From Satagam I trauelled by the countrey of the king of Tippara or porto Grande, with whom the Mogores or Mogen haue almost continuall warres. The Mogen which be of the kingdom of Recon and Rame, be stronger then the king of Tippara, so that Chatigan or porto Grande is oftentimes vnder the king of Recon.
He was father to M. Carlo Il grande the famous Procurator and Captaine generall against the Genowayes in those cruell warres, when as almost all the chiefe Princes of Europe did oppugne and seeke to ouerthrow our Empire and libertie, wherein by his great valiantie and prowesse, as Furius Camillus deliuered Rome, so he deliuered his countrey from the present perill it was in, being ready to become a pray and spoile vnto the enemie: wherefore he was afterward surnamed the Lyon, and for an eternall remembrance of his fortitude and valiant exploits he gaue the Lyon in his armes.
The king the next day calling vnto him such as were priuie and acquainted with his dealings, opened his griefe vnto the chiefe Captaines of the English men and Danes, touching the slaughter of Hugh, and the death of his brother, and what great confidence he reposed in them concerning these warres: and that nowe therefore they being departed and dead, he must of necessity differre the besieging of Sagitta, and for this time dismisse the armie assembled.
But when he hunteth in open place, he is caried vppon an Eliphante: and euen so sittyng on his backe shooteth, or throweth the darte at his game. Some of his women ride vppon Horses, some vpon Elephantes. As likewise in the warres, where thei fight with all kinde of weapons skilfully.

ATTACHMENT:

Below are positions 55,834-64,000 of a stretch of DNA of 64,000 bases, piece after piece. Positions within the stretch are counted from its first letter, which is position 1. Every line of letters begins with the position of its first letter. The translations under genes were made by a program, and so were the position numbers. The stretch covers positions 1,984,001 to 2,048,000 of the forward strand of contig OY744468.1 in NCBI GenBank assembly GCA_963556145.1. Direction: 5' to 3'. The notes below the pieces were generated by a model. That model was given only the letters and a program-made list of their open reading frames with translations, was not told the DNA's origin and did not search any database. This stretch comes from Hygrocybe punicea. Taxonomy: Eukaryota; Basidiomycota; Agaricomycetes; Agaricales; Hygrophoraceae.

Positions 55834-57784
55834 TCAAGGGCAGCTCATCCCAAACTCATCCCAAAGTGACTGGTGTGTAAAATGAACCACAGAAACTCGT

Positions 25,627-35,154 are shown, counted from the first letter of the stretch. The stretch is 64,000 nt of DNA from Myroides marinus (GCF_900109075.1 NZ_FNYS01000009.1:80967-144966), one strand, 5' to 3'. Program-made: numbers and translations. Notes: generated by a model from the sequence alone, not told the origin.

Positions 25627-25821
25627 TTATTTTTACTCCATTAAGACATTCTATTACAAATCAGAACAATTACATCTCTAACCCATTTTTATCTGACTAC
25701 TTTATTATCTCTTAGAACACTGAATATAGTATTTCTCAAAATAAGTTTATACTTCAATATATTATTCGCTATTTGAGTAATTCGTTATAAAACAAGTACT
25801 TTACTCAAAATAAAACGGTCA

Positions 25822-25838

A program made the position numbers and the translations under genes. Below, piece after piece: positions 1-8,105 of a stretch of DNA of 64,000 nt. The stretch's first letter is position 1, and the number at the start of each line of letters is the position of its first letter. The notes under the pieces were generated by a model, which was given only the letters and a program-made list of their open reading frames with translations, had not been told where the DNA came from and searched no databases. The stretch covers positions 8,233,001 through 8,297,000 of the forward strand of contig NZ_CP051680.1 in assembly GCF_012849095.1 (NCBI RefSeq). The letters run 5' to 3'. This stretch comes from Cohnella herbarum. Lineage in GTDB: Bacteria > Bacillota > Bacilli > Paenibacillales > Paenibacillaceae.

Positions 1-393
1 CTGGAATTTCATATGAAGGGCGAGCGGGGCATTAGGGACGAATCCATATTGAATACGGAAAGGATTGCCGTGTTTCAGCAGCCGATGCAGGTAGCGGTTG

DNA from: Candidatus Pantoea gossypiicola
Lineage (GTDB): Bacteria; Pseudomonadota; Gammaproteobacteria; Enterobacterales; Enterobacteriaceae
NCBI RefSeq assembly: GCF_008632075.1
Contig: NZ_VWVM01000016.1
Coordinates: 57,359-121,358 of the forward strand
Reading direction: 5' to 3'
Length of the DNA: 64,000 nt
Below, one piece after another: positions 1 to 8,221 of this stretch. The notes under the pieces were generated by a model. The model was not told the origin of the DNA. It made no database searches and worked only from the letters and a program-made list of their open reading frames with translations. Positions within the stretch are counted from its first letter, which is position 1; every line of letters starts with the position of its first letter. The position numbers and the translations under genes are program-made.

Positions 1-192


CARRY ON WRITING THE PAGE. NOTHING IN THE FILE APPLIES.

With this treasure did he not take the Pope prisoner, and sack the sea of Rome? With this treasure did he not take the Frenche Kinge prisoner, and mayneteyne all the greate warres with Fraunce, since the yere of our Lorde 1540. to the yere of our Lord 1560. as is declared in the 12. and 13. article of his booke?
He repared in his time manie churches, abbeies and houses of religion, which by occasion of warres had béene sore defaced by him and his father, but speciallie he did great cost vpon the abbeie of saint Edmund, in the towne of Burie, as partlie before is mentioned.
I beleve you have considered, for that once alredie with some of you I have reasoned, howe these present warres, impoverishe as well those lordes that overcome, as those that leese: for that if the one leese his estate, the other leeseth his money, and his movables: the whiche in olde time was not, for that the conquerour of the warre, waxed ritche.
In the fiueth ordre are the menne of warre, a greate nombre daiely exercised in armes, bothe on Horsebacke, on Elephantes, and on foote. And all their Elephantes, and horses miete for their warres, are found of the kinges allowaunce.
And it is seene by the contrary, that when Princes have given themselves more to their delights, than to the warres, they have lost their States; and the first cause that makes thee lose it, is the neglect of that arte; and the cause that makes thee gaine it, is that thou art experienc'd and approvd in that arte.
Cap. Wy, now you speake like an understanding soldier, and one that may come to something in the end. Lett us therefore march on. Un. March on to Venus Warres. Cap. For you know, Thomas, that the Spider and the Bee, the Spider and the Bee, do both something, but in troth I have forgott what tis. Un. Tis no matter what; let us goe. Cap.